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Illegality

  • Definition - decision-maker must correctly understand the law that regulates his decision-making and give effect to it.
  • Acting outside their power - Fulham Corporation empowered by Baths and Washhouses Acts to establish washhouses and baths so residents would have facility to wash their clothes.  However, Corporation established a laundry service.
  • Failure to fulfil a statutory duty - R v Camden LBC - Equality Act meant council had a duty to hear housing applications, but they weren't hearing them because they were too restrictive when they were open.
  • Breach of Fiduciary Duty - Roberts v Hopwood - council had acted unreasonably by referencing a matter they ought not to have taken into account and excluded elements which they should have (i.e. duty to tax payer).
  • Error of law/fact - court will quash decisions where authority has misunderstood legal term or incorrectly evaluated a fact.  R v Secretary of State for Home Department: individuals had to be illegal immigrants before Home Secretary could expel them - not illegal immigrants so took Home Secretary outside his jurisdiction.
  • Irrelevant considerations - Leicester City Council banned a rugby club from using its ground because 3 of the club's members intended to go on tour in South Africa at the time of apartheid.
  • Improprer purpose - London Education Authority used its powers to inform the public to convince them of their political beliefs.
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Irrationality

  • Irrationality or Wednesbury unreasonableness refers to court’s ability to intervene if a decision was ‘so unreasonable that no reasonable authority could ever have come to it.'
  • Wednesbury Corporation had powers under the Sunday Entertainments Act 1932 to grant licenses to allow picture houses to open on Sunday subject to ‘such conditions as the authority should think to impose'.  The authority introduced a condition that no children under the age of 15 should be admitted to Sunday performnances.  This condition was unreasonable and as a consequence, it extended the scope of the statutory authority and was thus ultra vires.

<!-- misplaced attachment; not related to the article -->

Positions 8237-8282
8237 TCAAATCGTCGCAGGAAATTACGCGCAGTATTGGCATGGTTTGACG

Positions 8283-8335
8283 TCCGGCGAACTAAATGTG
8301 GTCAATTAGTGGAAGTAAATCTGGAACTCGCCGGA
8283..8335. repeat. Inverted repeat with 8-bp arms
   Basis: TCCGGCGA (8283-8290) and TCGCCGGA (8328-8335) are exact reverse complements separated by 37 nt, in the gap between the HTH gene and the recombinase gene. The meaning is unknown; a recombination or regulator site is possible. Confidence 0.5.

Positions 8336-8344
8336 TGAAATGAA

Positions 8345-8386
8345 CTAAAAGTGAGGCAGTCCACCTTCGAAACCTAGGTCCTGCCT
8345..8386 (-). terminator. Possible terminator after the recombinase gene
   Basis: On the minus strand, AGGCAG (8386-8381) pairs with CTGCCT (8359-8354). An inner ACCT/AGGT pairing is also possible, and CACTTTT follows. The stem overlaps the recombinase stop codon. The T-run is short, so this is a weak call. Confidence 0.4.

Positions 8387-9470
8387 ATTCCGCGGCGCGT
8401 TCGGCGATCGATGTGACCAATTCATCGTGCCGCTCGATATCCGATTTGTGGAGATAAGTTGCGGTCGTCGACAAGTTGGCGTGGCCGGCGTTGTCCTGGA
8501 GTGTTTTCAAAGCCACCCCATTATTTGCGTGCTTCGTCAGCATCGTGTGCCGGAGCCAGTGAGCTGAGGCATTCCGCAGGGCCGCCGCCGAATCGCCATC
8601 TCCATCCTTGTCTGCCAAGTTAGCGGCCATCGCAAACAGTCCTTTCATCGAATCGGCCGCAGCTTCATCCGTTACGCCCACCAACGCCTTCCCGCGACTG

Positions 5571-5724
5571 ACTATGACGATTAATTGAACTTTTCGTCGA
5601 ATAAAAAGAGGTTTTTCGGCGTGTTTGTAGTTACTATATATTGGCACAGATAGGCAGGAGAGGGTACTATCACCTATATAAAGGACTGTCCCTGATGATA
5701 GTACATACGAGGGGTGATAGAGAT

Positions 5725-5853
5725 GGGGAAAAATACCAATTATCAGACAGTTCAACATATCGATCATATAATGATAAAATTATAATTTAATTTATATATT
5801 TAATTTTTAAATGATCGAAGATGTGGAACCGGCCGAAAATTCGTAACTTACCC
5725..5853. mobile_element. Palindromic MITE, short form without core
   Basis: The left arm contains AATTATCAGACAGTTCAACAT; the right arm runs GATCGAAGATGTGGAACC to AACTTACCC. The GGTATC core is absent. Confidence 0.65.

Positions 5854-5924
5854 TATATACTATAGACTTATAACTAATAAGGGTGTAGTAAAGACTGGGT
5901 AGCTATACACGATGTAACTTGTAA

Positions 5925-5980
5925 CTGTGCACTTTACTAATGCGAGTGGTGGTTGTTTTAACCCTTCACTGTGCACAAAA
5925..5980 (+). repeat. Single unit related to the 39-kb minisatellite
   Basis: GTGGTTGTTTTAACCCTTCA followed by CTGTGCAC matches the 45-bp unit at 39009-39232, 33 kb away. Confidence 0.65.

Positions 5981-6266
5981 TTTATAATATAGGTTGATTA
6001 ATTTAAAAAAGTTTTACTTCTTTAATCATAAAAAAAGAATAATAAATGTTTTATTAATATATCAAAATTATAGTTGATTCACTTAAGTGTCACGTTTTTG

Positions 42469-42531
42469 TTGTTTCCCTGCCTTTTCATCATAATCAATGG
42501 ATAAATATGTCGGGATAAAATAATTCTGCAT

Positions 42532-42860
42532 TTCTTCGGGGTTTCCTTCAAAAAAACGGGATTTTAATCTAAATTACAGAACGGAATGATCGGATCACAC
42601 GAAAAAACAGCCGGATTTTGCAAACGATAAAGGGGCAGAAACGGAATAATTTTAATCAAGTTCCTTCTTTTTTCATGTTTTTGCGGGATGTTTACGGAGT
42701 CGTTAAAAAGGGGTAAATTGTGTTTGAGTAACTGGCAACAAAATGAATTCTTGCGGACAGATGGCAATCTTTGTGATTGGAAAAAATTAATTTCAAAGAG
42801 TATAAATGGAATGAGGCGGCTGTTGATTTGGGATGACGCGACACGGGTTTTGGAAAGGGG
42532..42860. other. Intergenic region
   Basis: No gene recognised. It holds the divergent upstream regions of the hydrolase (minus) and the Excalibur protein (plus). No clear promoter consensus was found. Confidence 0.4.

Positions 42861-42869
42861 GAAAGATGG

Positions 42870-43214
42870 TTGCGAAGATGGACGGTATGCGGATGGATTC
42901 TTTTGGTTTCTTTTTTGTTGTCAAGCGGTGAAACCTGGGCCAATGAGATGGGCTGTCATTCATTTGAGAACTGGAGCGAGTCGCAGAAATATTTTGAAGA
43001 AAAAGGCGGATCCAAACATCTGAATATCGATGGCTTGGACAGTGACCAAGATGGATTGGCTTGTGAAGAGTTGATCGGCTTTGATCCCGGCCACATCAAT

• Alternative conception: reasonableness as a balancing test (Nehushtan 2017) – according distorted weight to relevant considerations thus striking a distorted balance between them.
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Proportionality

  • Proportionality works on the assumption that administrative action ought not go beyond that which is necessary to achieve its desired results.
  • If measures are considered to have caused more harm than good in reaching a given objective, they are liable to be set asides.
  • Proportionality is recognised in EU law - B v Secretary of State for the Home Department it was found that the Home Secretary's decision to deport the appellant was disproportionate because EU law guaranteed freedom of movement within the EU and the appellant's previous criminal convictions (i.e. sexual assault) could not in themselves 'constitute grounds for [deportation]'.
  • Proportionality is also recognised as a freestanding ground of review under the Human Rights Act, e.g. in R (Daly) v Home Secretary - prison policy requiring prisoners not to be present when their property was searched and their mail was examined was unlawful. Policy had been introduced because officers had been intimidated by the presence of prisoners.  The policy went beyond what was necessary, and was a disproportionate interference in the prisoner’s right to respect for his correspondence.
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Legitimate Exp

  • A legitimate expectation will arise when a person or persons has been led by a policy or promise of a public body to understand that certain steps will be followed in reaching a decision.
  • Considerations of legitimate expectations:
    • When an individual or a group has been led to think that certain steps will apply.
    • When an individual or a group relies on a policy which governs an area of past executive action.
  • R v Liverpool Corporartion - council limited number of taxis in an area to 300.  Applicants were assured by the Council that they would be informed if there was a change to this policy, but later increased the number without consultation.  Court held that although determination of the number of licenses was a policy matter for the council, the court intervened on the basis that the council had not acted fairly.